Bloomberg’s customer relationship is primarily of a self-service, automated nature. Customers utilize the service through the main platform while having limited interaction with employees. The company’s website features the “Bloomberg Customer Service Center“, which enables customers to create a personal account through which they can manage their contracts, order new services, and receive important notifications. The site also includes documentation in the form of specs and guides and provides answers to frequently asked questions.
Despite this orientation, there is also a strong personal assistance component in the form of phone and live chat support. Service is proactive, with staff members not only addressing problems but also seeking customer feedback in order to implement long-term improvements.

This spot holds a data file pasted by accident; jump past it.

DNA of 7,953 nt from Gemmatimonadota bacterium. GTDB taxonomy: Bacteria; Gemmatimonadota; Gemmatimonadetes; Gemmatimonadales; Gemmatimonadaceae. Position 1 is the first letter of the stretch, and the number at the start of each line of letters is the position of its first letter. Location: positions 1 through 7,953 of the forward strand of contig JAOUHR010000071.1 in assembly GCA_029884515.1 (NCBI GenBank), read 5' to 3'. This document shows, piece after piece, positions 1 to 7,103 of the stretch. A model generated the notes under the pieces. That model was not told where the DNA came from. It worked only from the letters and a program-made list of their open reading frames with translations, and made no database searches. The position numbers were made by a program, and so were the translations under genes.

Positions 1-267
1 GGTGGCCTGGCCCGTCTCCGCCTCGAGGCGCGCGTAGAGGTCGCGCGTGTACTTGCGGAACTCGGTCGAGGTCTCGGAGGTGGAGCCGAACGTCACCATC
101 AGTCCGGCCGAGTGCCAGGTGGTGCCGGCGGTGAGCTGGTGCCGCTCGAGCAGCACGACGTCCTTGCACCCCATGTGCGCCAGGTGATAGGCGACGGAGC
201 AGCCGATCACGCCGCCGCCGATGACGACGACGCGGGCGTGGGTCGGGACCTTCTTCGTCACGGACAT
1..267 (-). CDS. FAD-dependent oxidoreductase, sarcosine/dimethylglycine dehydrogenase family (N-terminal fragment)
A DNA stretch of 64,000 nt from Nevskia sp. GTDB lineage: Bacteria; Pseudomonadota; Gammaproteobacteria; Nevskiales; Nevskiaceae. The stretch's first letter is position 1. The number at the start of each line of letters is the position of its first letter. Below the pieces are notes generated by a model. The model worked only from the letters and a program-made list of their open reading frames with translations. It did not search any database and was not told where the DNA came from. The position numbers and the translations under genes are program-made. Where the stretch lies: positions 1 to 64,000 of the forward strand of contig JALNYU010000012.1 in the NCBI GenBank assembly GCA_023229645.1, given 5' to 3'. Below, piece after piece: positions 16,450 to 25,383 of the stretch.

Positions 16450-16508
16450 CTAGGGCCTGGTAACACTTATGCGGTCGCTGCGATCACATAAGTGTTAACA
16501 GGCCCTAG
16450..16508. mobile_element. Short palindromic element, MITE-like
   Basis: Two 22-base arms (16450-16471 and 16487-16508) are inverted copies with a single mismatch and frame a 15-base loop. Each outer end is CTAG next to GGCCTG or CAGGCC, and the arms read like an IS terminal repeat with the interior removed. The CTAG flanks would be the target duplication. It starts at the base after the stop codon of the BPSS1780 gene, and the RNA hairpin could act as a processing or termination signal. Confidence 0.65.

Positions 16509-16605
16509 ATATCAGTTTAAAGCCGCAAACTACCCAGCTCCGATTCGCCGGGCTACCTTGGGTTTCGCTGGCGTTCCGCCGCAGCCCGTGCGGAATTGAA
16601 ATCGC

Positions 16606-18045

Bloomberg’s business model entails maintaining a robust platform for over 327,000 users.
Bloomberg maintains the Enterprise Solutions Partner program. Through the initiative, the company works with financial software and technology providers to develop innovations that can benefit the global financial services community. Partners are assigned a relationship manager who trains them on the use of Bloomberg’s tools. Afterwards, they use their knowlege to integrate its data into their applications. They then receive marketing and communications support. Specific partners include Advent Software, Citigroup, Gravitas, MDX Technology, ORC Group, and Palantir Technologies.